Zach Lewis swears he was just resting his eyes.

But when another student from Stowe Middle High School in Vermont surreptitiously took her photo during English class and shared it with the school’s “sleep account”, it was hard to dispute the evidence. . There he was, book open, lids closed.

After Zach was tagged in the photo on Instagram, he sent a message to the people who manage the account to remove it. They quickly deleted it. “I wasn’t worried that a teacher would see it,” said Zach, 16. “It’s just embarrassing to have him up there.”

But that didn’t stop him from secretly photographing another student who fell asleep in English and then submitting it to the account for publication.

“Everyone,” Zach said, “tried to make up for it.”

Part prank, part extracurricular documentary project, sleep accounts are among several types of so-called school accounts that have proliferated on Instagram in recent months, as students returned to class after two disrupted school years. After many months of pandemic-mandated distance education, teens have come to regard such trivialities as their classmates eating, slouching, and poorly parking as food for fun – and, of course, content.

“Now that we’re all in person again, we realize that there is so much that we missed seeing last year,” said Ash Saple, a 17-year-old from Hamilton Southeastern High School, in Fishers, Indiana.

At Ash’s school, there were reports of good parkers, bad parkers, nice outfits, shoes, fast walkers, slow walkers, and red-haired students. Compared to the spicy rumors shared by fictional students (and teachers!) On “Gossip Girl,” the images are rather tame. (Even taking into account the odd tales that like to show students’ feet under the bathroom stalls.)

Ash herself maintains an “affirmation” account, where she creates and posts funny, half-full-glass memes that play on her school’s internal jokes and culture. His first post showed a car parked outside the center of a school. “I won’t end up on @hsebadparking,” the post read.

The students behind these accounts say that it is mostly a harmless tendency, based on the novelty of being again in the same physical space as their classmates. The accounts are also poignant; As many students head off for winter break amid a nationwide increase in Covid-19 cases, there is some uncertainty as to whether in-person teaching will resume in January.

“On your computer in your bedroom, you can’t see people napping and you can’t see how well people park their cars because no one has left their house,” Ash said. “There are so many things that you forget that are just normal things that we can now notice. “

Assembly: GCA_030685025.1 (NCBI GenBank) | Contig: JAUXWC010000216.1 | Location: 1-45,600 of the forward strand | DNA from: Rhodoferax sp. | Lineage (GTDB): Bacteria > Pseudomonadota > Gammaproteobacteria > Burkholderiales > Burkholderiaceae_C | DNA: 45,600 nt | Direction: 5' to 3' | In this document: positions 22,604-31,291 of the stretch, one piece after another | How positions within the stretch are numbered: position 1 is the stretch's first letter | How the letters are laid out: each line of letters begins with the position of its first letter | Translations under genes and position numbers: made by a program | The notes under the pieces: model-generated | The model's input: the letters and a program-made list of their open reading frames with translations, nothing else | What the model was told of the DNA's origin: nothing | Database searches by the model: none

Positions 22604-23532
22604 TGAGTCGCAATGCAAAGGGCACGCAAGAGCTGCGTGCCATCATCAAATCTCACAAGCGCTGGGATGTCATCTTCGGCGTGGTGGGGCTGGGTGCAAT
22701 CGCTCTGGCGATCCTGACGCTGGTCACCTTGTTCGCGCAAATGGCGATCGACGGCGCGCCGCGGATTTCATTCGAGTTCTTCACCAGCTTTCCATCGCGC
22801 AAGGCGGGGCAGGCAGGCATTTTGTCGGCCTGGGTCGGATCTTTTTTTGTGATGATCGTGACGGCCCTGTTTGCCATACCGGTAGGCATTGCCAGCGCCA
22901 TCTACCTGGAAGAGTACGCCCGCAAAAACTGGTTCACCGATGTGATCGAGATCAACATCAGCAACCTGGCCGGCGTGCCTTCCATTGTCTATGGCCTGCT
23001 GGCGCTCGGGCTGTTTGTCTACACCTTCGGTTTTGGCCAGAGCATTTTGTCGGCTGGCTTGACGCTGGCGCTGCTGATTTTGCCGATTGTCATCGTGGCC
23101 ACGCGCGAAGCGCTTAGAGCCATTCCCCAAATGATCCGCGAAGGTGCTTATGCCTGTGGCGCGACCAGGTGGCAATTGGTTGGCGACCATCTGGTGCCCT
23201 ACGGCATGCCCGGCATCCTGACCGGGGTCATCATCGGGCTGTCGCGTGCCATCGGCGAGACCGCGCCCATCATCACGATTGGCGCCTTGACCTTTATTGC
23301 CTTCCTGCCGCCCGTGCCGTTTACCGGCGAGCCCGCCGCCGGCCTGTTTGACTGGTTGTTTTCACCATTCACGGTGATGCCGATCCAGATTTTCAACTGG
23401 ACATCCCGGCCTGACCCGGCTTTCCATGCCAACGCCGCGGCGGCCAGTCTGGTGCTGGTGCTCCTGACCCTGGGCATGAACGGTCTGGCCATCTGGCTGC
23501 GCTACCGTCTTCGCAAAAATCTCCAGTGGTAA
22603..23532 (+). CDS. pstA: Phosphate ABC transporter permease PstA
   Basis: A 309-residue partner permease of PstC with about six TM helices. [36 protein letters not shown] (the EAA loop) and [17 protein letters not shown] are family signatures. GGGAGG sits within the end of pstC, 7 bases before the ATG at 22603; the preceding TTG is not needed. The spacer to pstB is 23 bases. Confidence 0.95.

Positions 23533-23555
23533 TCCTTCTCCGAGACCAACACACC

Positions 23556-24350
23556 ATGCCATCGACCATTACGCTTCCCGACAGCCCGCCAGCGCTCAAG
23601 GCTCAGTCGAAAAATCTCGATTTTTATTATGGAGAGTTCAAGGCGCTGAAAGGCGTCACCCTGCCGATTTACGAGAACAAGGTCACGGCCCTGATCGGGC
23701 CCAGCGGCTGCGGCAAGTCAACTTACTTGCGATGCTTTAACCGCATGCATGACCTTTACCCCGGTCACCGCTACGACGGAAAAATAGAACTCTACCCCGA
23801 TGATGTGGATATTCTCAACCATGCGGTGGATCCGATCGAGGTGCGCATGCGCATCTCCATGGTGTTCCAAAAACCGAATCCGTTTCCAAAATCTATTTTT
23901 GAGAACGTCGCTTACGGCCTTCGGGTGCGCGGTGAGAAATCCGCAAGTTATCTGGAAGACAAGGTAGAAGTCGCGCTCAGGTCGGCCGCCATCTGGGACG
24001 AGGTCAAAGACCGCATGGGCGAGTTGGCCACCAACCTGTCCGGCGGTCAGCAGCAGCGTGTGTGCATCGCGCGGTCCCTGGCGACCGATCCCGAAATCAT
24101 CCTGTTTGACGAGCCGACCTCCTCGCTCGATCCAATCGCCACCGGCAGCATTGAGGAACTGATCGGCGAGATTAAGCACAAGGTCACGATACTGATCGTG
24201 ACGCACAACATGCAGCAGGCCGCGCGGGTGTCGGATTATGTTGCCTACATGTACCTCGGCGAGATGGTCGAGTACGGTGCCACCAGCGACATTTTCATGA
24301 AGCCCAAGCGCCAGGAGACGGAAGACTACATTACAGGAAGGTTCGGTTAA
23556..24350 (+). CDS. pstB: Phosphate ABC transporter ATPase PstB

The account that posted the photo of Zach appearing to doze off in class in Vermont is run by two sophomores, Teague Barnett and Andrew Weber, both 15 years old. ” accounts.

They decided to create one themselves: a sleep account in which anyone wishing to have their photo removed would be respected. “There’s a cliché in high school that everyone falls asleep in class and this account is here to make fun of that,” Andrew said.

The boys see him as a lark. “A lot of things that are fun for high school kids are risky and things that parents wouldn’t agree with,” Teague said. “But it’s a good way to escape and play a little prank and no one gets hurt.”

The parents seem to agree. “It’s great to have the kids back in school and to be able to have fun and a good laugh,” said Andrew’s father Chris Weber. He sees it as a reflection of a generation that grew up with smartphones and social media, observing and being observed.

“They document their entire lives,” Mr. Weber said. “And they are very comfortable being seen by their peers almost anytime.”

Jacqueline Montantes, a 16-year-old sophomore in Seguin, TX, was recently listed on her school sleep count after a long night of study. She had passed her history class, but Algebra II had.

When she saw the photo on her school account, she thought it was funny. “But I was afraid my trainer would see it,” said Jacqueline, who is a member of the Seguin Starsteppers, an exercise and dance team. (If the coach saw it, she didn’t say it.)

She later created a TikTok that showed some of the account’s sleeping photos. “I can’t even be comfortable in class anymore,” she wrote in the video caption.

This feeling of being constantly watched also affected Maggie Garrett, a 15-year-old sophomore in Atlanta. “I think it’s fun, but it keeps everyone on their toes,” she said. “No one wants a bad image of themselves slumped, sleeping or eating to be published.”

Last month, Maggie made a video of herself and her friends sitting in wand pose at a school lunch table. She shared it on TikTok with the caption: “We try not to get posted on our school slouchers’ Instagram accounts.”

“It got a lot of attention,” Maggie said, “and my friends were like,“ Oh my gosh I’m featured on a TikTok that’s getting a lot of views. “”

At least they were sitting up straight.



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